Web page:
Contemporary fantasy (Enchantment, 1999, etc.) set in the close-knit, exclusively black Los Angeles suburb of Baldwin Hills.
Professor Byron Williams, having given a ride to a homeless, bag-laden man—he isn’t sure why—arrives home to find that his wife, Nadine, is pregnant. Imagine Nadine’s astonishment: an hour ago she wasn’t pregnant; now she’s giving birth! Bag Man shows up to take the infant, along with Nadine’s memory of the entire incident. Soon after, young Ceese Tucker discovers a newborn baby in a shopping bag, and brings the boy to Ura Lee Smitcher. Nurse Ura Lee whisks baby and Ceese off to the hospital, where Ceese assists with the boy’s care—and resists an unaccountable urge to drop him down a stairwell. Ura Lee and Ceese informally adopt the child, whom they name Mack Street. As Mack grows, he learns to fear the “cold dreams” in which he dreams other people’s wish-fulfillment dreams, because the dreams come true—but always with a macabre twist. Mack discovers a house that nobody else can see, where he meets Bag Man, better known as Puck, whose back yard opens into fairyland! Oberon, king of the fairies, grown evil by casting off all his good elements, was imprisoned deep underground by his wife Titania, whose ambiguous human-world counterpart is lady biker Yo Yo. And Mack—well, he’s Oberon’s good aspect, placed in the world as the instrument by which Oberon can escape confinement.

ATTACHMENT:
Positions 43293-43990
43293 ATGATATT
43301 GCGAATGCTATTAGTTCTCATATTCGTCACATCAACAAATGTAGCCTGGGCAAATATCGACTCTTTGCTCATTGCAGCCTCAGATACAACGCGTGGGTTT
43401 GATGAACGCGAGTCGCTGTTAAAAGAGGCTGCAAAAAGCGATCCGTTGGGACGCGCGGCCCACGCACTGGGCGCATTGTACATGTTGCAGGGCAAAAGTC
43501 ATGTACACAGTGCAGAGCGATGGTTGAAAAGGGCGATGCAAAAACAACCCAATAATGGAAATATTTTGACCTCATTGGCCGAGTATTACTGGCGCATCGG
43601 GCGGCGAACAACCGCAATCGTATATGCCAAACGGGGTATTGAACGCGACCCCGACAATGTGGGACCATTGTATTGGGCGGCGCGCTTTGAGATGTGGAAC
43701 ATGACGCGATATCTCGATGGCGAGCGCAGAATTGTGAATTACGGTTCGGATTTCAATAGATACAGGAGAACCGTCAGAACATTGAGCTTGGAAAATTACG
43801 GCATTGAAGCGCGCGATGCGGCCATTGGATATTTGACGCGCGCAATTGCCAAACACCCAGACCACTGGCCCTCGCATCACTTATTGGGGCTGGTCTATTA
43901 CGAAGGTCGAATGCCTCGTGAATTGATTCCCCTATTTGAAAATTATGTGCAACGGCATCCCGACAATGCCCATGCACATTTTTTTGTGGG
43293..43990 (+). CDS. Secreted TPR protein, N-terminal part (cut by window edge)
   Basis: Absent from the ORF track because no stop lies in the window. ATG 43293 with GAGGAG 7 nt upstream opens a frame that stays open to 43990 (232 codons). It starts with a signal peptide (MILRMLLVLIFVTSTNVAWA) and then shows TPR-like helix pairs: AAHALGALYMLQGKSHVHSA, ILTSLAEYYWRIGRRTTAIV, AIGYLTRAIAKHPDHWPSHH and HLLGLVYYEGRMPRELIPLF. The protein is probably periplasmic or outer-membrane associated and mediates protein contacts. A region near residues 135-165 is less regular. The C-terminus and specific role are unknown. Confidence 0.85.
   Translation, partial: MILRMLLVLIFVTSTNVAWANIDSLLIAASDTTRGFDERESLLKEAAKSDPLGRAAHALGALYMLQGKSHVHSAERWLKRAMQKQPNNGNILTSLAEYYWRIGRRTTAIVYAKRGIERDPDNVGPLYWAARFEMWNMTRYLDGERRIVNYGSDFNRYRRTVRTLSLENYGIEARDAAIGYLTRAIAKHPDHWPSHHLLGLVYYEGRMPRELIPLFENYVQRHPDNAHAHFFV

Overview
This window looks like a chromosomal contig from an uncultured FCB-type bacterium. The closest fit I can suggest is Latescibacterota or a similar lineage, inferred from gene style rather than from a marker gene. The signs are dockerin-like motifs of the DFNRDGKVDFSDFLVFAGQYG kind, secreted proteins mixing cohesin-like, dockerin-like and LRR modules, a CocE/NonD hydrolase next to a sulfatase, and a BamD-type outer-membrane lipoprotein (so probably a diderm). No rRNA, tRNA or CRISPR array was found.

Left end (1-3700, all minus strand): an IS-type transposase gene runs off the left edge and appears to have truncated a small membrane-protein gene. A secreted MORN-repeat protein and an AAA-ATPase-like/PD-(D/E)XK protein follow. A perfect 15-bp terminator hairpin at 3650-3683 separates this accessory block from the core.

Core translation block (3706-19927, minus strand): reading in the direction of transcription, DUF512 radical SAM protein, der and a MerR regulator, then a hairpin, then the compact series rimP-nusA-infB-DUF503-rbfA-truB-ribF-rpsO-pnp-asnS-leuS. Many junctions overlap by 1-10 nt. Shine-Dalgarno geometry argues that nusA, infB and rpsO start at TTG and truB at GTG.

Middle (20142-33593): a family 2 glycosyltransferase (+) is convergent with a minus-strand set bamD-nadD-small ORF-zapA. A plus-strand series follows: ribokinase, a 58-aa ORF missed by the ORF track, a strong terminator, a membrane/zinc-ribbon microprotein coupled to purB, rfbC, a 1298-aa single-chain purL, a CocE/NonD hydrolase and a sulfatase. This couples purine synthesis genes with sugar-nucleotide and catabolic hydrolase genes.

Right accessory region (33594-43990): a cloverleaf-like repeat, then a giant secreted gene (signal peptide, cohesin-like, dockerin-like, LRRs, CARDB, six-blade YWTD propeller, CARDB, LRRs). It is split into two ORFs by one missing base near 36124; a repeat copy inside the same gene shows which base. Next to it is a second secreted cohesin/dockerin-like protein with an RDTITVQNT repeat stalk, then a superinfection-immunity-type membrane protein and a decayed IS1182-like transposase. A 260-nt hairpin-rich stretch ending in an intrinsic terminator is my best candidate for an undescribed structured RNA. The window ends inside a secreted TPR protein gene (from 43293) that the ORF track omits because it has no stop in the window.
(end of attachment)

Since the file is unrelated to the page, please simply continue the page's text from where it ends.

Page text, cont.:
An often intriguing story, told with Card’s usual impeccable skills—and yet the themes fail to cohere, and this peculiarly off-center fable never quite drags itself out of sheer make-believe and into fictional reality.